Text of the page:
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Article: Matisse cut outs

Matisse cut outs

This past week I finally went to see the Matisse cut outs at Moma. I had been planning to go since October but as usual I had to wait till the last second, and since it was the last week of the exhibit, I stopped procrastinating and went.

Henri Matisse is a well known French painter and one of the best known figures of Fauvism, the first Modern Art movement.

At the end of a glorious artistic career was the phase of the cut outs, where Matisse used Gouache colored paper and scissors as his main tools to fashion brilliant artwork. Confined to his wheelchair after being diagnosed with cancer and following an operation, Matisse with the help of his assistant Lydia created collages of various shapes and sizes, surrounding himself with forms.

“What I dream of is an art of balance, of purity and serenity, devoid of troubling or depressing subject matter”.

The focus of this exhibition was the unveiling of the The Swimming Pool, which Matisse had created for his dining room in Nice, France. An extensive conservation effort, it was brought back for public viewing after 20 years.

The story goes that Matisse had gone to to his favorite pool in Cannes with his assistant and upon his return declared that he would make is own “Swimming Pool”. He instructed Lydia to put a roll of white paper across the room and got busy cutting the fluid forms. His dining room proportions have been recreated and The Swimming Pool resides in it and will remain at Moma.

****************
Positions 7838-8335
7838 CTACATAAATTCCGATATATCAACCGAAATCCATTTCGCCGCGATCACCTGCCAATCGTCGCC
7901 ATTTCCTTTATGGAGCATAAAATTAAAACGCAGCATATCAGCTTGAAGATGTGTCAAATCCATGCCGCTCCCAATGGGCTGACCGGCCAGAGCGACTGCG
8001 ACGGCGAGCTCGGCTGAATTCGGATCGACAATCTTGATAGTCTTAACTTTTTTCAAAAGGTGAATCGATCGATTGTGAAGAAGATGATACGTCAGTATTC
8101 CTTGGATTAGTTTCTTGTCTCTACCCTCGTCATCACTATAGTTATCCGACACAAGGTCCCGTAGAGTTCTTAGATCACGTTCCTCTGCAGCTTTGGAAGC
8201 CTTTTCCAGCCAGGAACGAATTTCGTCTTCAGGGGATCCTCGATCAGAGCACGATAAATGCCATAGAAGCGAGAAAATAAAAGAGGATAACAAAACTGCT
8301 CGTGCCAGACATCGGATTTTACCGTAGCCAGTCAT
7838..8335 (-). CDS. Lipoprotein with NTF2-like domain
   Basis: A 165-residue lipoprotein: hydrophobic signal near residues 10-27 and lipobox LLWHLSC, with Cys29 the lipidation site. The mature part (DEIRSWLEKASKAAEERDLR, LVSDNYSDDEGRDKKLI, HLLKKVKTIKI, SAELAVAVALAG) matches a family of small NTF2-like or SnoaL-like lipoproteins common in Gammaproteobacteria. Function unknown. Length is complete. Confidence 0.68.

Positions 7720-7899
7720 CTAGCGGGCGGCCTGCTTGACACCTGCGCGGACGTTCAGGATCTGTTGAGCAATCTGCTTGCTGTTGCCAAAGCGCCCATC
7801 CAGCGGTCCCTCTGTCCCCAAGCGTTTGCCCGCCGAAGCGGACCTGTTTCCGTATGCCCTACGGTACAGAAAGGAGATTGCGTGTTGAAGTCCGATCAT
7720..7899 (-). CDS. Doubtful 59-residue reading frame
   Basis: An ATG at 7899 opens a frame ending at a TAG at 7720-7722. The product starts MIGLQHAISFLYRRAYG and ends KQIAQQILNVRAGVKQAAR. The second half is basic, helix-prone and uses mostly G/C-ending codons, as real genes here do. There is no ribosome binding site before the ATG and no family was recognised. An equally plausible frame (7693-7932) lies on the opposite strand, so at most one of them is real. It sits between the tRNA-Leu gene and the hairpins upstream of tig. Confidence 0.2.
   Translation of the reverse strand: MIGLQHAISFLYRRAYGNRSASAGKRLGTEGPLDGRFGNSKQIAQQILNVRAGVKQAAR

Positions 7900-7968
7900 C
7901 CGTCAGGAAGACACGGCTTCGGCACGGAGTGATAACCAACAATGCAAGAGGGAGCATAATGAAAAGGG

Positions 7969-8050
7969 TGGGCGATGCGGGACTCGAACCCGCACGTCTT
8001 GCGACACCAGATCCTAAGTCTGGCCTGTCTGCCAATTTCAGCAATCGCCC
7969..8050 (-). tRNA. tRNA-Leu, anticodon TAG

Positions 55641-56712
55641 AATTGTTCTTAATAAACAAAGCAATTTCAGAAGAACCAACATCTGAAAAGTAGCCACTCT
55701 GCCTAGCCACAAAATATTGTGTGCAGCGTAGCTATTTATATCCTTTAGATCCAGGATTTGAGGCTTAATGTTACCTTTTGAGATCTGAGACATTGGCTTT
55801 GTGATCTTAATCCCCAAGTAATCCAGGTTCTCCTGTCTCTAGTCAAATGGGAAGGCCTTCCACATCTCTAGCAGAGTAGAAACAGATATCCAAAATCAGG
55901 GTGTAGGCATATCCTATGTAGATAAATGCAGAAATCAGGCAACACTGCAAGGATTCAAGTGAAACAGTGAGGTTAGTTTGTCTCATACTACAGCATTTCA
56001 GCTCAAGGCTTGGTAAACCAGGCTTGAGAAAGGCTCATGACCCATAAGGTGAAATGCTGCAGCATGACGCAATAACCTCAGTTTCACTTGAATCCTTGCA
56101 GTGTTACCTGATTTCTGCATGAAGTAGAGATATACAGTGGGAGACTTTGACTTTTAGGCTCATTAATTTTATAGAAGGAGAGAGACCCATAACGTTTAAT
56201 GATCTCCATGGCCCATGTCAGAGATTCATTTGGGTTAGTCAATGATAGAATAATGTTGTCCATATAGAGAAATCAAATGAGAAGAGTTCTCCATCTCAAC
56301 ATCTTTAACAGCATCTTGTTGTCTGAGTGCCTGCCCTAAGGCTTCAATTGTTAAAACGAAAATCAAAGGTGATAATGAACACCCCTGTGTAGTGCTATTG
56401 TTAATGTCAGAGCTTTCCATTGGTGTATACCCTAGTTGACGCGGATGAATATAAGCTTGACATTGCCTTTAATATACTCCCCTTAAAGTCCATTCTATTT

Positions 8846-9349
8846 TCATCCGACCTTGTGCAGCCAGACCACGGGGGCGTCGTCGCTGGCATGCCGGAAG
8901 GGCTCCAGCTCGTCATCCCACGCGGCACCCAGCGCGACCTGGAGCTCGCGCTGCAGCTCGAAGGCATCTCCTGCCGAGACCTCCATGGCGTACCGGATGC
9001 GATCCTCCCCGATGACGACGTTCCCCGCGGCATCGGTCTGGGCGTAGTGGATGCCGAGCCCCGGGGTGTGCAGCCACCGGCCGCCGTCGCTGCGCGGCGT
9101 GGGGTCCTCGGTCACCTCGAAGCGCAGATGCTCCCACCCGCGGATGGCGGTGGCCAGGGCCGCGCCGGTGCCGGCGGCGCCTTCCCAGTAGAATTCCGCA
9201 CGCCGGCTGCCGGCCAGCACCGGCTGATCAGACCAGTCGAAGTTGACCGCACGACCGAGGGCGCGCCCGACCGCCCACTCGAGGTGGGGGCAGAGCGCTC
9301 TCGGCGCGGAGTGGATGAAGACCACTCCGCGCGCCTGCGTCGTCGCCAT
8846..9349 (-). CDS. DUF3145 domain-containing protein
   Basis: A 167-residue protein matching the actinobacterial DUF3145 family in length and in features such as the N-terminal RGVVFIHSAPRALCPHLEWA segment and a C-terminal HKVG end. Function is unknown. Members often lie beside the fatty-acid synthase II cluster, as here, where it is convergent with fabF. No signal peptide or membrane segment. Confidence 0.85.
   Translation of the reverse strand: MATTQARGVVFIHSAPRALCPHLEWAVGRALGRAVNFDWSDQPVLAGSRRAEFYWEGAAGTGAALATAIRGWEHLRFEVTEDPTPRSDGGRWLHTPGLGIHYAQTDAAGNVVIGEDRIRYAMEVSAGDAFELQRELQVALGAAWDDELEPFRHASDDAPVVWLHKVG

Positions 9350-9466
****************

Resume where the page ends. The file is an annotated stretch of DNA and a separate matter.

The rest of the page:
In 1946 he developed Oceania, the Sky and Oceania, the Sea on the walls of an apartment in Montparnasse, Paris. He cut a swallow from paper and not wanting to throw it away used it to cover a stain on the wall. From there on more cut outs followed and Oceania was born.

I love storytelling and one of my favorites is “One Thousand and One Nights,” the famed collection of Middle Eastern folk tales relayed by Scheherazade each evening to avoid death at the hands of a Persian king.

My absolute favorite is the collection of “The Blue Nudes”. The human figure was essential to Matisse’s work, both sculpture and painting. The Blue signified distance and volume and the set of four, all in the same seated position with legs crossed and the hand over the head, similar yet so different because of the use of the negative space in the cut outs.

The exhibition at Moma was a treat with about a 100 cut outs  loaned from public and private collections around the world.

I walked away, inspired and ready for new adventures and maybe a few cutouts of my own! New scarves and artwork coming up!


The post Matisse cut outs appeared first on Chetna Singh Silk Scarves.

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